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Men's Basketball: Rodney Purvis Ready to be Leader Ollie's Looking For

As Kevin Ollie looks for his alpha dog, Purvis already feels like he's the guy to lead the Huskies.

Purvis throws one down in the Huskies' final exhibition against New Haven.
Purvis throws one down in the Huskies' final exhibition against New Haven.
Stephen Quick

Kevin Ollie is looking for a leader, an "alpha dog," he says. Rodney Purvis says that is him.

"That's what he's looking for, and I feel like I can be that type of player he's looking for," Purvis said Friday ahead of UConn's Saturday exhibition against New Haven. "I can bring different things to the table. I'm one of the older guys, so I'm definitely the leader on his team. Guys follow my lead on this team."

UConn will need strong leadership to recover after last season's struggles. The Huskies went 20-15, bowing out in the first round of the NIT. A lack of leadership—and, by extension, a lack of chemistry—did UConn no favors during the 2014-15 season.

Early on, UConn looks like it will not struggle in the chemistry and leadership departments. The Huskies return most of last year's squad, with the exception of Terrence Samuel, Rakim Lubin and UConn's eighth-leading scorer in history Ryan Boatright.

Boatright's absence may not be as big a hit as some think, especially if Purvis picks up where he left off at the end of last season. When Boatright went down in the American Athletic Conference Championship Game against SMU, Purvis took over, and the Huskies nearly mounted an improbable comeback late. A few days later, he led another big—albeit unsuccessful—comeback effort against Arizona State.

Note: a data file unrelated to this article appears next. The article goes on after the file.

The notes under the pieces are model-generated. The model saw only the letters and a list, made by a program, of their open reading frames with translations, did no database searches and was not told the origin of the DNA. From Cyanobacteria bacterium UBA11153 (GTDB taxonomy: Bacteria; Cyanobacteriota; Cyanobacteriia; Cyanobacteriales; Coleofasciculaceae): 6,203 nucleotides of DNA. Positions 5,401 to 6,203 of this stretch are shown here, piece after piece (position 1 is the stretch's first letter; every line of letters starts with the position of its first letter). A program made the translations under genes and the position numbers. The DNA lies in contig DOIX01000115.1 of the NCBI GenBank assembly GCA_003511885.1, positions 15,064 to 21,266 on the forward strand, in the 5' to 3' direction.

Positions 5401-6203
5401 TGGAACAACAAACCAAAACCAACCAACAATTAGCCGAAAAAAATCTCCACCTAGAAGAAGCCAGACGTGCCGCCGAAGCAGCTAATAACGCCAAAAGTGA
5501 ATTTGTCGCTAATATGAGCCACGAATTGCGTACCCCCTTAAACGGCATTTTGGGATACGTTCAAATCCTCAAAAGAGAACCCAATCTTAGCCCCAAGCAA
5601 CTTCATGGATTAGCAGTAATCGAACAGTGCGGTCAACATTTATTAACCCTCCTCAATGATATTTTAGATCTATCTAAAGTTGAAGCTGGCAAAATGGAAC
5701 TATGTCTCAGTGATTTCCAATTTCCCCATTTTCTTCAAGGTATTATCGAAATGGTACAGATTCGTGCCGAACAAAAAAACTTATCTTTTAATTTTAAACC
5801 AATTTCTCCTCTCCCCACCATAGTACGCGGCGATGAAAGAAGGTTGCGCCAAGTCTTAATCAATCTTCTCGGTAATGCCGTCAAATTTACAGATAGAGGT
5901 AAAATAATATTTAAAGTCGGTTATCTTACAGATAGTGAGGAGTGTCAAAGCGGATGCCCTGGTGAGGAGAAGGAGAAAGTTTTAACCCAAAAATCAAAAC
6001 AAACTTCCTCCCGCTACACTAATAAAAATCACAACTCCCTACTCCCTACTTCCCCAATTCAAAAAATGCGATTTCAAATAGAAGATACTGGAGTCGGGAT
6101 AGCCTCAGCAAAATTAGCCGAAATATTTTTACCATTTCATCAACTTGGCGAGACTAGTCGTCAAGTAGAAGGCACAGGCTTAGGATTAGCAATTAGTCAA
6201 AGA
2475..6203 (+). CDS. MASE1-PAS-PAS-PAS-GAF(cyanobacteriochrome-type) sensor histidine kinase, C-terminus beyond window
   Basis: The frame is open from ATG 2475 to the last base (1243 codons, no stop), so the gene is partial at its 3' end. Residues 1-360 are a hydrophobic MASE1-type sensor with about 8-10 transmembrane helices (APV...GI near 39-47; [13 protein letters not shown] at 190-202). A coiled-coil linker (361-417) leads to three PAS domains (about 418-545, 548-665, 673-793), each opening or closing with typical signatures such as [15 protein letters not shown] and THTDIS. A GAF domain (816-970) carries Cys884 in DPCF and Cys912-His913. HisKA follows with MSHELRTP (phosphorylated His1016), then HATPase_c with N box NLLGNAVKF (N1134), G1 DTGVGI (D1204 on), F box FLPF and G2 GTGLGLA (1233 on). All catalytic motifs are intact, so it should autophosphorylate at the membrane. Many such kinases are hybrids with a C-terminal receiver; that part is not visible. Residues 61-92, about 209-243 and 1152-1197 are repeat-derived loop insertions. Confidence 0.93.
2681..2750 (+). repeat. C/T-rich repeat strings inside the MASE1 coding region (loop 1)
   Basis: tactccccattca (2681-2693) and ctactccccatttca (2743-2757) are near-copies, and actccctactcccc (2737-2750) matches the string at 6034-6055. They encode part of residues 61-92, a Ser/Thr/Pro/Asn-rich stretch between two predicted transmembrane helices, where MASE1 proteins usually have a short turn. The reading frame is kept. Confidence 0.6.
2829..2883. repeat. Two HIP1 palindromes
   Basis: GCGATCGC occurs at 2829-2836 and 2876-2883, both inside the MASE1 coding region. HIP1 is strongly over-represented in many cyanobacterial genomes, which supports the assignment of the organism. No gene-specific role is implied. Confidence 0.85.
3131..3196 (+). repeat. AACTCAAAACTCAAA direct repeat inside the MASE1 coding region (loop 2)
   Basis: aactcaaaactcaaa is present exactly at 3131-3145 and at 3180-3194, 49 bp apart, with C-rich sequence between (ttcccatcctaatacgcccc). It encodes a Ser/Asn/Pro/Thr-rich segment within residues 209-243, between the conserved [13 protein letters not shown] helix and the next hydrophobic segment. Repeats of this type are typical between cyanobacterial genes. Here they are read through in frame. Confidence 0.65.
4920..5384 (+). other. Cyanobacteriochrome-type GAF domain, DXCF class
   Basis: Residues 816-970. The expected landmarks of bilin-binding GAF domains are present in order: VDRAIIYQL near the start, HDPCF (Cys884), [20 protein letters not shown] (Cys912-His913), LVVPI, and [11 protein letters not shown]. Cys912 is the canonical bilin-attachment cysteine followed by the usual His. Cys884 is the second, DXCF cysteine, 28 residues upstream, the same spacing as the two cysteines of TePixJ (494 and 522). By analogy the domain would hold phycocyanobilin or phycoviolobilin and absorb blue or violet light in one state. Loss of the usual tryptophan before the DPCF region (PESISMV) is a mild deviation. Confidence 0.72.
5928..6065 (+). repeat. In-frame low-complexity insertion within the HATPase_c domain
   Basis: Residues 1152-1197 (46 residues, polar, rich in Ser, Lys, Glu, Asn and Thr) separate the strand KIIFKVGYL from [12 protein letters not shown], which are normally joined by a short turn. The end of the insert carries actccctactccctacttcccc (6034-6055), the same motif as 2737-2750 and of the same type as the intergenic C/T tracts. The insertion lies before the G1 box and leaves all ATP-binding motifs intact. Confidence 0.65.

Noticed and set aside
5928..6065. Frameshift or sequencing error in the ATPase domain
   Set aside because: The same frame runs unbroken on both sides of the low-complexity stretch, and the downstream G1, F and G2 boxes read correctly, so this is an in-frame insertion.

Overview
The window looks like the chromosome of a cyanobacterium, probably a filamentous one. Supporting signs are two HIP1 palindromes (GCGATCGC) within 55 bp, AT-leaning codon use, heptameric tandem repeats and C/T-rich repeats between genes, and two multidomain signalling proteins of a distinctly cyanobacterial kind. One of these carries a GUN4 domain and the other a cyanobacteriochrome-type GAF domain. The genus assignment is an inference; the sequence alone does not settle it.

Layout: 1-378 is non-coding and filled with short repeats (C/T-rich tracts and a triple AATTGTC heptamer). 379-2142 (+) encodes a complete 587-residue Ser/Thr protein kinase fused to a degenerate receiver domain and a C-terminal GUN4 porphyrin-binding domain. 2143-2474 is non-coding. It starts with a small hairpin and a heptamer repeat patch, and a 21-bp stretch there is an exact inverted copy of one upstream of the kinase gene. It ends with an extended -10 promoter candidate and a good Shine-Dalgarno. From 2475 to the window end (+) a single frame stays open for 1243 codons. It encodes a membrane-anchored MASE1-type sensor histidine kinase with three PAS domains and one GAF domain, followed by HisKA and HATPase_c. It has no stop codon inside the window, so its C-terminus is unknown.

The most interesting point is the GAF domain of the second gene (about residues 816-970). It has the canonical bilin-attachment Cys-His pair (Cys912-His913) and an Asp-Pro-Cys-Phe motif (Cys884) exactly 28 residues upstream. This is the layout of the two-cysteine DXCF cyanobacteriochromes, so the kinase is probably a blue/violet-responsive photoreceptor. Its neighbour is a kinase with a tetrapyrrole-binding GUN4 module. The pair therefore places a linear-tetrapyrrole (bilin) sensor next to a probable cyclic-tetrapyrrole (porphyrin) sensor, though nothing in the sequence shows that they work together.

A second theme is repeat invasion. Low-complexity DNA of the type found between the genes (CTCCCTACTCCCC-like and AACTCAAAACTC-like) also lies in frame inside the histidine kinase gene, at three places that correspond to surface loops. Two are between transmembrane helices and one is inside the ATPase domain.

This year, he is ready to lead from the start.

"He really is leading us," Daniel Hamilton said, "and he's leading by example, not just talking. He's also talking, but he's leading by example in practice. He shows up with intensity and he gets everybody going, and he gets everybody playing hard."

But it will not be just Purvis, as the Huskies made up for the loss of Boatright by adding two graduate transfers: Shonn Miller and Sterling Gibbs. Miller brings valuable experience from the Ivy League. Gibbs brings the traits of a veteran, as well, and as the team's point guard, he will be looked upon to guide the younger players.

Any one of them—Purvis, Miller or Gibbs—can be an alpha dog in Ollie's eyes. That's good, because while Ollie is looking for one, he wants more.

"It can be two guys," Ollis said. "I don't mind. I just need someone to step up and really get these guys going in the right way. The best teams are the teams that police themselves, not me going around policing everybody. That's what I'm looking for."